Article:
Why is Binance leaving Canada?
1 June 2023 | 4:51 pm

Binance, the world's largest crypto exchange, announced last month that it would be exiting Canada. At the time, it blamed "new guidance" issued by Canada's securities regulators. We now have an even more detailed explanation from Binance about the nature of this "new guidance."

First, Binance says that Canadian securities regulators refused to approve its BUSD stablecoin.

If you explore this claim more closely, it just doesn't hold water. Canadians use Canadian dollars for almost everything, but BUSD is a U.S. dollar stablecoin. There's no way that any exchange's strategy for attracting Canadian customers would depend to any significant degree on providing us with U.S. dollars. (And if this was a major part of Binance's Canadian strategy, what on earth were its executives thinking?)

The other reason this excuse is a flimsy one is that the BUSD stablecoin was already due to be retired by February 2024, on orders emanating from the New York Department of Financial Services. Surely Binance's entire Canadian strategy didn't rely on a stablecoin that was destined to become defunct anyway.

The second excuse Binance gave for its departure was new guidance that its token BNB (if approved) would be subject to "investment limits." What Binance is presumably referring to is the regulatory line that most Canadian securities regulators drawn between restricted crypto assets and specified crypto assets. If a crypto asset is a specified asset, exchanges can let their customers buy it without limit. But restricted crypto faces a $30,000 ceiling, waived only if you are an eligible or accredited crypto investor.

So long story short, Binance says it was blindsided by BNB being deemed a restricted crypto asset.

But surely this couldn't have come as a sudden surprise to Binance. Twenty-three crypto exchanges have sought Canadian regulatory approval over the last three years, and in each case the list of approved specified assets (i.e. those not subject to buying limits) has been consistently confined to bitcoin, ether, bitcoin cash, and litecoin. It seems very unlikely that Binance's entire strategy for entering Canada depended on trying to add BNB to what has always been a set-in-stone list.

If Binance didn't leave because of a prohibition on BUSD or limits on BNB, then why did it leave?

One possibility is that Binance may have got wind of a recently unveiled Ontario Securities Commission's investigation into Binance's practices, and decided to cut its losses.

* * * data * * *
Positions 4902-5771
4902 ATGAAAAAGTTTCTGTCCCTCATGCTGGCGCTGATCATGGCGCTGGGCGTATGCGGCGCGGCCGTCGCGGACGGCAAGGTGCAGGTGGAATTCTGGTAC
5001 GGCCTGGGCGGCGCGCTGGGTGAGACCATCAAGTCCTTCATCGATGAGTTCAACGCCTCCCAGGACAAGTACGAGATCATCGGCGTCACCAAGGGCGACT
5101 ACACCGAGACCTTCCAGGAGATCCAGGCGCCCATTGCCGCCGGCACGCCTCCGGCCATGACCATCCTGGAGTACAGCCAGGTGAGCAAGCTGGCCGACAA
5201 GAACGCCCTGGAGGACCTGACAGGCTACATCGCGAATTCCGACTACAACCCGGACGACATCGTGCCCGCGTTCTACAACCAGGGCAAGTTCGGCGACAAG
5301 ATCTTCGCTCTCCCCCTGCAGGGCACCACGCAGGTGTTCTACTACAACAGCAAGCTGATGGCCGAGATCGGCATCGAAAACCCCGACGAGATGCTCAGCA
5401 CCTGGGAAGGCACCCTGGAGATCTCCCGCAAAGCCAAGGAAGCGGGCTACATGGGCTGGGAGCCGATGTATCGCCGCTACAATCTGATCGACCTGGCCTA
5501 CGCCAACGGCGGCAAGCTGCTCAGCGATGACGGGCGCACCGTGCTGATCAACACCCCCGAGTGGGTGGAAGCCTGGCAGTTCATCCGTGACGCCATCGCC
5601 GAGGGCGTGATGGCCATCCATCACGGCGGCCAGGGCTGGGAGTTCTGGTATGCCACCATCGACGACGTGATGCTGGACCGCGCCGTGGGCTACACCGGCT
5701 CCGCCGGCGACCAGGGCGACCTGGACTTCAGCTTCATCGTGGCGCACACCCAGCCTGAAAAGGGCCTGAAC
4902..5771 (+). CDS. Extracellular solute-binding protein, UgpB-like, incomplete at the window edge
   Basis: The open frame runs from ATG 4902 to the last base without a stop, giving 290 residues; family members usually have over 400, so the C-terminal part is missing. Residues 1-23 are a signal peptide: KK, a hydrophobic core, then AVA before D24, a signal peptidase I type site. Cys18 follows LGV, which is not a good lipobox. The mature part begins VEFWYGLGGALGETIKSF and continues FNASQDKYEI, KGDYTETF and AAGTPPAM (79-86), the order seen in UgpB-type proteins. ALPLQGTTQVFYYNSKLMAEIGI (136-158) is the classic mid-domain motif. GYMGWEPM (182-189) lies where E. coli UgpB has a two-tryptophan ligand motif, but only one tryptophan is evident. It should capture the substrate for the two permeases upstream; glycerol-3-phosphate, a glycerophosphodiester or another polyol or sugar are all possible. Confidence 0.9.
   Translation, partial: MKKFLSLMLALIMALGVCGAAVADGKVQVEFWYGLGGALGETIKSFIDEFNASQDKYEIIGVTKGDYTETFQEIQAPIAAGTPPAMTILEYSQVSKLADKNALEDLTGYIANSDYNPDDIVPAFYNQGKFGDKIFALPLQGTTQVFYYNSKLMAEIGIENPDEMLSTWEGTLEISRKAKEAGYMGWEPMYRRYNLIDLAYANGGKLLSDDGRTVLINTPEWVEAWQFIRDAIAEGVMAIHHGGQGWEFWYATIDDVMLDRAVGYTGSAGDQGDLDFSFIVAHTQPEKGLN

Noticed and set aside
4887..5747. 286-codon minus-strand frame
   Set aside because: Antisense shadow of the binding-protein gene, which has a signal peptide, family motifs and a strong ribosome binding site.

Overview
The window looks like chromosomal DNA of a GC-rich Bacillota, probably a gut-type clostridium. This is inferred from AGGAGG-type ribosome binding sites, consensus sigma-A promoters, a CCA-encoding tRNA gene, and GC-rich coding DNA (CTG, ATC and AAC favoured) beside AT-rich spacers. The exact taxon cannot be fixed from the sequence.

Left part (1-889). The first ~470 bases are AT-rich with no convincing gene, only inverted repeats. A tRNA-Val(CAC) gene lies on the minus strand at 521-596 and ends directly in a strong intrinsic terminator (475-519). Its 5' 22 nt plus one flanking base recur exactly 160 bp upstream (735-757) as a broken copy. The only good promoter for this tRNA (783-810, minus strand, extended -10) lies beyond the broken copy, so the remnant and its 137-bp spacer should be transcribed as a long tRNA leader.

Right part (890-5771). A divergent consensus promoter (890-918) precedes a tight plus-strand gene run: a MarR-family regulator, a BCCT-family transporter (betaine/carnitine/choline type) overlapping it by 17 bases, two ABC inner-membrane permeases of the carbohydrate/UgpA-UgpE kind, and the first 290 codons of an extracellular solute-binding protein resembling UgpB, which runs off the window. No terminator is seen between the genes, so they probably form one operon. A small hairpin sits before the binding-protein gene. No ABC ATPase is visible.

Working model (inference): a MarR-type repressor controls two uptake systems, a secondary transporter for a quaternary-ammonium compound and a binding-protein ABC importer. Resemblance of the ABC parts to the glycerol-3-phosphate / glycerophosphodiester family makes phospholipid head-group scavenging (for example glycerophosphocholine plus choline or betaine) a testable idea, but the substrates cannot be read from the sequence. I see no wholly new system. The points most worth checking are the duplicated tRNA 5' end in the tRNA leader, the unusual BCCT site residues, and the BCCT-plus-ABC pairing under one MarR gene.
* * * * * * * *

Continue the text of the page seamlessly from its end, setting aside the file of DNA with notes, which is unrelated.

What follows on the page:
Alternatively, Binance may have belatedly realized that it simply didn't have the institutional chops to comply with Canada's regulatory framework. For instance, in order to protect customers from malfeasance, exchanges that want to deal with Canadians must keep 80% of all crypto at a third-party custodian. Binance doesn't currently use a third-party custodian, so it would have had to build a new platform for Canadians.

Realizing only after it had launched itself on a path to regulated status that it couldn't comply, Binance needed a face-saving reason to cut & run. When Canadian regulators provided Binance with the first round of feedback this spring, the exchange seized on this "new guidance" as its pretext for leaving, thus allowing it to blame regulators rather than blaming itself.

The gold trick, the 2023 edition
28 May 2023 | 2:06 pm

Along with the trillion dollar platinum coin and premium/perpetual bonds, the gold trick lies in the genre of strange-accounting-tricks-to-evade-the-US-debt-ceiling.

With the debt ceiling getting closer every day, gold bugs like James Rickards are calling for the U.S. to trigger the gold trick with "just one simple phone call."

I've explained the gold trick three times before [ here | here | here ]. I don't really feel like rehashing the intricacies of it again, so reread my posts if you want to absorb all the complexities.

The idea, in brief, is that by increasing the U.S.'s official price of gold, which currently lies at $42.22, to the current market price of $2000 or so, the accounting value of the U.S. Treasury's stock of gold would suddenly be worth hundreds of billions more. The Treasury could then take the newly-realized extra value of its gold (known as "free gold") and submit it as collateral at the Fed, in the form of gold certificates. Once that collateral is submitted, the Fed can in turn instantiate a bunch of fresh dollars that the Treasury can spend.